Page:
“Jimmy worked like a Trojan, no two ways about it. It`s his energy that got this album together so quick. I mean I was not really in any physical condition to hop around with gusto inspiring the situation greatly… although I was surprised the vocals were so good. The lyrics were coming thick and fast, presenting no problems at all.
“I had no second thoughts about the lyrics, they were all reflections on the time near and before the accident and that time afterwards, that contemplative thing, so I was very determined lyrically and vocally, but Jimmy put his energy into it. He worked so hard, and the guitar playing on this album surpasses anything I`ve heard for ages and ages. Brilliant, so much life in it. It`s like hallelujah and we`re back.
“There`s one song called “Achilles Last Stand” – you know, immortal but for the heel, or for being a heel, I don`t know which. No, I mustn`t joke about it, because I am very proud of it.

“There`s one song I wrote when I was very sad and missing Maureen in Malibu, and it`s very personal. You know times go very slowly when you get up every day and you can`t even kick a ball… run and kick a roadie… even kick your drummer. So time has been the teacher and I`ve been the pupil.
“Whew, that was heavy, did I really say that?”
`Fraid so, Robert.
“It`s hard to find the words to say it, but the whole experience of doing that album was very inspiring. It`s come from a different corner altogether of us, I think it`s come from that corner called survival.
“The only time that I wondered that it might not be there anymore was because of the physical. Only because there was a time when my soul was so covered by that cloud that I really didn`t know… what`s the point… but that only lasted a few seconds every day until it finally wore off. I mean I believe that we could start another album right now. Three weeks is amazing to record and mix and walk away.”
We change the subject – the Zeppelin movie. Does Plant have aspirations to the silver screen? The next Roger Daltrey?
“To be quite honest, I don`t think that I could… I mean for us, with that movie, it was basically the gig that was filmed…”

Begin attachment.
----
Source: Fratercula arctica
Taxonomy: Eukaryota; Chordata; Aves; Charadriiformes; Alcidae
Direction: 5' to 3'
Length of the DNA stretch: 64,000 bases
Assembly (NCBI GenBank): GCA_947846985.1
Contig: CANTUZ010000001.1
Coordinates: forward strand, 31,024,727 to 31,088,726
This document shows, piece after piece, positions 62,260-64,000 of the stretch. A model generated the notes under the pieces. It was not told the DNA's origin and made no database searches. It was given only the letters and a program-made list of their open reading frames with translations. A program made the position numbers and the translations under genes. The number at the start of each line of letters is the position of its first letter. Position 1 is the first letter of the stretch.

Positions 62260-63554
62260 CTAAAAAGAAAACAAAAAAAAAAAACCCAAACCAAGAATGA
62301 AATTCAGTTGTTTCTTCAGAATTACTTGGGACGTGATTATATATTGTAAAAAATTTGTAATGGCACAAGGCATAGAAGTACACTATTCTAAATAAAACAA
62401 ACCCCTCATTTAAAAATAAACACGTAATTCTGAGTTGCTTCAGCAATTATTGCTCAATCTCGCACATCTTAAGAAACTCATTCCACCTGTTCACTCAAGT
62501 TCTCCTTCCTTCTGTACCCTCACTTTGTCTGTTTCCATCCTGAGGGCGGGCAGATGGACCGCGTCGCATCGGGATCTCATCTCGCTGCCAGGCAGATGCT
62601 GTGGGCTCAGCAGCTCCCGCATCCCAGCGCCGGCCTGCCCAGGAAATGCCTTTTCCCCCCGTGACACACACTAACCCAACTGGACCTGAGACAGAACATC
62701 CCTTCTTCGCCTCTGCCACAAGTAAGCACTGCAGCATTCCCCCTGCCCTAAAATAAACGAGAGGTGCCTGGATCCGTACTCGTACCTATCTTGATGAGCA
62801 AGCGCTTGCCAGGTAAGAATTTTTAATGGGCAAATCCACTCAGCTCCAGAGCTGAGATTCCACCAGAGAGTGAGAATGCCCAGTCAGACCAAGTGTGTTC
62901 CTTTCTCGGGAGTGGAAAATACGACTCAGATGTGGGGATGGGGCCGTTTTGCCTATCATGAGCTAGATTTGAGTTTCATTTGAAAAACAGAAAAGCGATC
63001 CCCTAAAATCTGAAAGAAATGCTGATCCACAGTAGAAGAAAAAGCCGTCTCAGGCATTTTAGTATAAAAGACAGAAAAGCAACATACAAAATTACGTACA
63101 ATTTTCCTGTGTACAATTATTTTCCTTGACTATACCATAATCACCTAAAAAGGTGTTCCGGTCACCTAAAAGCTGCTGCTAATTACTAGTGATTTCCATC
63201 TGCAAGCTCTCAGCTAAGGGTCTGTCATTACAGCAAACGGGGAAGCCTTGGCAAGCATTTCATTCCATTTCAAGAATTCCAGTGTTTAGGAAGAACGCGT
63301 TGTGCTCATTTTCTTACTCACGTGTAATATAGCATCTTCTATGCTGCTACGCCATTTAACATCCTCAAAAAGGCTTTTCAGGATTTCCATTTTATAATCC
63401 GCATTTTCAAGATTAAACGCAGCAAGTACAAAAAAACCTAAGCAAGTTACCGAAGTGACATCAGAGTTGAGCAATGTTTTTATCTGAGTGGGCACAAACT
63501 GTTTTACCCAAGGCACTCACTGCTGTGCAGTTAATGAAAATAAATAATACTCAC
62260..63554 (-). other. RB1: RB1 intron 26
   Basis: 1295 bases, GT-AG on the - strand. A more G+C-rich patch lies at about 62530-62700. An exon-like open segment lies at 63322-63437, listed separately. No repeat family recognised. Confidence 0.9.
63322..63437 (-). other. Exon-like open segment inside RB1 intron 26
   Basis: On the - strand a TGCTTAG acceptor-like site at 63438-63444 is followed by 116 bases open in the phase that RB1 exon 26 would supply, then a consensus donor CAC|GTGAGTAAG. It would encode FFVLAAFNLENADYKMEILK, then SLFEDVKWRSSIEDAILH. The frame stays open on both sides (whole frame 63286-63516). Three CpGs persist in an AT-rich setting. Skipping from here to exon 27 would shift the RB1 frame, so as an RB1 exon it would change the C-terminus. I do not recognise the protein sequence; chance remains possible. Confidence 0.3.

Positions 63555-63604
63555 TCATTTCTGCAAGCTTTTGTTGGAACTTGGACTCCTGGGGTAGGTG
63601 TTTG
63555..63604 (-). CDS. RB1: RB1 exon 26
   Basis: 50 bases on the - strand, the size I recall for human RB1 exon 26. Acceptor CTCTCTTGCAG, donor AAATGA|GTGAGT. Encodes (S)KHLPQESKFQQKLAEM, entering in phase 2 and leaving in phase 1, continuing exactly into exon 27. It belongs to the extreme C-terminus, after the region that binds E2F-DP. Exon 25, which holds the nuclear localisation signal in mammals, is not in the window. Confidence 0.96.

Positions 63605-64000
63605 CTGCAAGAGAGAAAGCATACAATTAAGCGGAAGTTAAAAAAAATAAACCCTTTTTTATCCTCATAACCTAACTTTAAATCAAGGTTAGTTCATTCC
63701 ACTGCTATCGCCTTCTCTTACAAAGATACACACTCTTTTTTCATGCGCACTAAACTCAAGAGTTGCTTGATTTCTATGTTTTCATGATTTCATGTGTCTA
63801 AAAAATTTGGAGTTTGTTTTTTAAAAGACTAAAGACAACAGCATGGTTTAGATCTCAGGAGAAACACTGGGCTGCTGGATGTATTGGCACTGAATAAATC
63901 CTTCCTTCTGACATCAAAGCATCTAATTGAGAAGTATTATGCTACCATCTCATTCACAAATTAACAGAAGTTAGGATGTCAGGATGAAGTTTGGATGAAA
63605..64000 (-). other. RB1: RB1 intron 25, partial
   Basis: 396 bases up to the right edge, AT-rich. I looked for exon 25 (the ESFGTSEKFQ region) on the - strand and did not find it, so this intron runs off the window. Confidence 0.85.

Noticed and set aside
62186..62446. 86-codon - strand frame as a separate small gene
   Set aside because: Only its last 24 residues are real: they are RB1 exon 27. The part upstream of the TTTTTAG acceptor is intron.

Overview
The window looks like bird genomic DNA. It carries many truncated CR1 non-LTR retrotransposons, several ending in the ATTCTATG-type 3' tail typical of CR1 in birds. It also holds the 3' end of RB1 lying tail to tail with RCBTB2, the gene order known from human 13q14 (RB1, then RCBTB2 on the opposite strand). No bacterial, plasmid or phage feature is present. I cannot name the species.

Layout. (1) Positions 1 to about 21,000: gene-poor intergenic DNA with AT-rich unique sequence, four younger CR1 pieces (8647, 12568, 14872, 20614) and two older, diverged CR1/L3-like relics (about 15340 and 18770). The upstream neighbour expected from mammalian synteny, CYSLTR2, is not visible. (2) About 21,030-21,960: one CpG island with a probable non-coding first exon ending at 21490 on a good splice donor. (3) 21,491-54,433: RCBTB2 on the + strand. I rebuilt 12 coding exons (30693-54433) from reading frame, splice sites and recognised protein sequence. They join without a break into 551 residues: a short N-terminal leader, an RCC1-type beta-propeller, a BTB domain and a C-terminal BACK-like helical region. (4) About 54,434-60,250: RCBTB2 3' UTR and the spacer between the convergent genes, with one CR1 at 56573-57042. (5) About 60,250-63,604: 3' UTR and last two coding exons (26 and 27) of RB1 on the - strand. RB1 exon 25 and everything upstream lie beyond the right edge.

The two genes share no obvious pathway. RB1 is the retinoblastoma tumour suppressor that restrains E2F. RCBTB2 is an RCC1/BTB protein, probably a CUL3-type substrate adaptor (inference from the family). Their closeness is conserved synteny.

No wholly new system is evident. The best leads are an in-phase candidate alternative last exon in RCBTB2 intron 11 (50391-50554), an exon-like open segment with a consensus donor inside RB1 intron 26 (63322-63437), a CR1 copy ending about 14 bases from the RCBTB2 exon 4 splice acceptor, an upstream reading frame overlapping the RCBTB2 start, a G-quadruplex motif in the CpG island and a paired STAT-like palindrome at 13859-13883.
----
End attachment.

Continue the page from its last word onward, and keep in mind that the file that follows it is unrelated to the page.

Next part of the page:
But what about the other stuff? You riding around on a horse and all?
“How dare you… me riding around on a horse… what do you think I`m doing, advertising men`s hairdressing or something like that?”

“Well… if I act onstage, I mean it`s not a sort of dance macabre, it`s not something premeditated. It`s just an extension of me, you know. But the whole process of being involved in any sort of serious filming bores me to tears. I mean just seeing those clips, adverts for films here makes me think. When we deliver something, we do it with as much as we`ve got. If we sink to the floor after that next note, or get dizzy reaching such a high pitch, or all the dogs start barking in Brooklyn… you know, only they can hear it folks… But you know what I mean, just to sort of waddle around with a script in front of a camera, I couldn`t possibly do. The interjections between the music on the film are just enough to give it the relish it requires.”
As for future plans, Plant said that he didn`t think Zeppelin would be doing anything on our shores for at least twelve months once he was able to go back home.
“Well, as much as I can be on the road ad infinitum, I really can`t be without Maureen and the kids and the farm and that whole thing back there which I love. I`ve really got to go back. I`m not at the sort of desperation point, but it`s only fair to tour when you`ve had a lot of that which inspires you to lift yourself above… You`ve got to go home to get a little bit of fire in you to go back again. It`s like going back to your corner.”
How long?
“Well, who knows, you know. I mean I`d been away a year when I went home. I was so pleasantly thrilled and intoxicated by the atmosphere and everything. It must be the same for everybody, it must be the same for Mick, for Elton. You can only come out of your corner giving something wholesome and brilliant or good or whatever if you`ve been back in your corner to sort of shuffle around and sort of fire yourself up again.”